So next year is the 20th anniversary of Uncivilized Area, your studio breakthrough. Do you have any plans to reissue that or do a special show?

Yes, we do have some plans for that. Plans are in the works and we’re hoping to give the fans something really awesome, with regards to that album, as well as other albums that haven’t been seen on digital platforms. We’re hoping to rectify all of that.

In regards to City Bisco, the last time you played City Bisco, you debuted “The Champion,” the first new pure Biscuits original in a few years. Are any of the guys working on new material for the Biscuits?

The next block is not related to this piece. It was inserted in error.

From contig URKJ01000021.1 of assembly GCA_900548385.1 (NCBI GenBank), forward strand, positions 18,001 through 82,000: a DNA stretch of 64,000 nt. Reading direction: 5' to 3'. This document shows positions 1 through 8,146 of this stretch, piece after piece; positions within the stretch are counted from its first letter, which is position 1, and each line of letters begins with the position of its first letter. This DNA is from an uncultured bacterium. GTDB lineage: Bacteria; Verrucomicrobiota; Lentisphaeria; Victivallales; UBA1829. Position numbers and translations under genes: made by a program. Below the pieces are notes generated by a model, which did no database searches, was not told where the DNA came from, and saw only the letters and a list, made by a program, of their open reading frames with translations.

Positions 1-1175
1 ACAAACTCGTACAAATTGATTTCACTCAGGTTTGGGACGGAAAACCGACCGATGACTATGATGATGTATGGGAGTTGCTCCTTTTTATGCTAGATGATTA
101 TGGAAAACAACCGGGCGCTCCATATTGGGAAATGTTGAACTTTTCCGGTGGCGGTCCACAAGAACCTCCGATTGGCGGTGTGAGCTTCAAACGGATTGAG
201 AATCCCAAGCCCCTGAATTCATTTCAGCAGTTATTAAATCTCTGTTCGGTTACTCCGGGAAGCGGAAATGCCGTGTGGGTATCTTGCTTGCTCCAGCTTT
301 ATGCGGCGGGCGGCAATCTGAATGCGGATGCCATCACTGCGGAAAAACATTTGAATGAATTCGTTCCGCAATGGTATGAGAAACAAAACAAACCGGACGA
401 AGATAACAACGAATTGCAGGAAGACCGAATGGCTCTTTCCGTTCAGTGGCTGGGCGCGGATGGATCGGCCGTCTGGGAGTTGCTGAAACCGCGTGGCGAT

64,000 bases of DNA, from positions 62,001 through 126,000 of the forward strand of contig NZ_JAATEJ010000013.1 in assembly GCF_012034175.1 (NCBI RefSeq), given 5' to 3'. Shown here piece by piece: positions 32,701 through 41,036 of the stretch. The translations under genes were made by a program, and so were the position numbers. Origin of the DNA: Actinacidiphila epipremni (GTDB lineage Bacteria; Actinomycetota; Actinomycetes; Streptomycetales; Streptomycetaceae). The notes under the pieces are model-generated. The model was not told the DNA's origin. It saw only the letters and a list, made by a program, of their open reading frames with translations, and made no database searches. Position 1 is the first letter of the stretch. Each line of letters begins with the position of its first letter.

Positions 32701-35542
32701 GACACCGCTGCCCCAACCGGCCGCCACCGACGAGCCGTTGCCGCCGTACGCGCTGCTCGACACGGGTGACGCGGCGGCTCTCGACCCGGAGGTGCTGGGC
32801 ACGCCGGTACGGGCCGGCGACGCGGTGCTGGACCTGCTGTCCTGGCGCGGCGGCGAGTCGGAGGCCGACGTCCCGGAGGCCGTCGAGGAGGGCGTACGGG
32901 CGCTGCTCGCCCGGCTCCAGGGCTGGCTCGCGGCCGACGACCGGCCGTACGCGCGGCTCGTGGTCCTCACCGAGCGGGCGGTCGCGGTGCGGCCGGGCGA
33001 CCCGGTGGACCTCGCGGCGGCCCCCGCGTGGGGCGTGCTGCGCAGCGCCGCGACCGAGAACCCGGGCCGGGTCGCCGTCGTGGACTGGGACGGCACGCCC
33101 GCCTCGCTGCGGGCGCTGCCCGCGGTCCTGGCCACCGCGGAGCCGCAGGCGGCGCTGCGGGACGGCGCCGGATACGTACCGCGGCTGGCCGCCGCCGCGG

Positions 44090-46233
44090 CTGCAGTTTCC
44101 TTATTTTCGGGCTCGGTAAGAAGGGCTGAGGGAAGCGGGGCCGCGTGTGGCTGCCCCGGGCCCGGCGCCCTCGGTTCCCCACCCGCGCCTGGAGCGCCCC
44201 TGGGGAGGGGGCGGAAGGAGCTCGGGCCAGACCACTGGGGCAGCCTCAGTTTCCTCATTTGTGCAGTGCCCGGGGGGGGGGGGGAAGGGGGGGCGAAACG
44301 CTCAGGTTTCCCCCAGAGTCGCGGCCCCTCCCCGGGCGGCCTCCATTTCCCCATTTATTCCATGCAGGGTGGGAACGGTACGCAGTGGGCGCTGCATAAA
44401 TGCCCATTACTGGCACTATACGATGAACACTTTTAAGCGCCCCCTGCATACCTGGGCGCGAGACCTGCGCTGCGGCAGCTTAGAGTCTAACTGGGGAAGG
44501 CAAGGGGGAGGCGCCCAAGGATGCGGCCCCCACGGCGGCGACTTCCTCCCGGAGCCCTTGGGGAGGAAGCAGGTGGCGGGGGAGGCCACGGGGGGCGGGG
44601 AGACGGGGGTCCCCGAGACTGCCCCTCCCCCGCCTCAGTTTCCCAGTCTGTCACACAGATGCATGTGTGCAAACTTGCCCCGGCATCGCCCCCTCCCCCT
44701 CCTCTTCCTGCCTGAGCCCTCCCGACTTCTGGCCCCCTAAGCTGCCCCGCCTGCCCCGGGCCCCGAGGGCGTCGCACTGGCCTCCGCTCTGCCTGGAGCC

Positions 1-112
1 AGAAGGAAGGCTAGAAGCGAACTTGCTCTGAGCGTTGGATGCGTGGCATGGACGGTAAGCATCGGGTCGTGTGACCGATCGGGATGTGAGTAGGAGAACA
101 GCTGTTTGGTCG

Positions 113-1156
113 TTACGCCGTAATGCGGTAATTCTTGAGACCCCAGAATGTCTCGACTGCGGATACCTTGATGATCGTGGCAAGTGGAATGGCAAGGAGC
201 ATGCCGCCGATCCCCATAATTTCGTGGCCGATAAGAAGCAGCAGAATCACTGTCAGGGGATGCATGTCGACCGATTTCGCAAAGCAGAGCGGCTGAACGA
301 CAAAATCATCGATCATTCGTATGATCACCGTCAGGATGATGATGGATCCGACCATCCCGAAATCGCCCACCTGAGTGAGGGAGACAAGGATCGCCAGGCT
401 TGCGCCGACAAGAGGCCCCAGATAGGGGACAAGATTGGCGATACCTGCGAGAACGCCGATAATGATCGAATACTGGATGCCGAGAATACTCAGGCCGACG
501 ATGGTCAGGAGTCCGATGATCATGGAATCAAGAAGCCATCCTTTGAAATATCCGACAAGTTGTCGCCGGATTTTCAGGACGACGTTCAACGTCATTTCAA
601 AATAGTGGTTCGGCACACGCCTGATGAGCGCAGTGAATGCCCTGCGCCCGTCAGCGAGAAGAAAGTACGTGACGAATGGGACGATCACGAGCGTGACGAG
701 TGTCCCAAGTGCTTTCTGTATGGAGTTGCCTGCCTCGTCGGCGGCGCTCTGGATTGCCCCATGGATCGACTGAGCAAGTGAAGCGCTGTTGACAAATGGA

Yes. We debuted “Miracles” a couple months ago. [The song was debuted on June 1 at the Ogden Theater Denver, Colo.] That’s another one that I wrote and we’ve been playing for about a year with Electron, and Tommy [Hamilton] helped me bring that to life a little. “Champions” was a different situation, but with “Miracles,” I like bringing stuff to life with Electron to see how it will go before I bring it out and try to play it on a huge stage.


Marc Brownstein Talks City Bisco, The New Normal and Jim Carrey, Too” by Raffaela Kenny-Cincotta.  Jambands.com. September 19, 2017.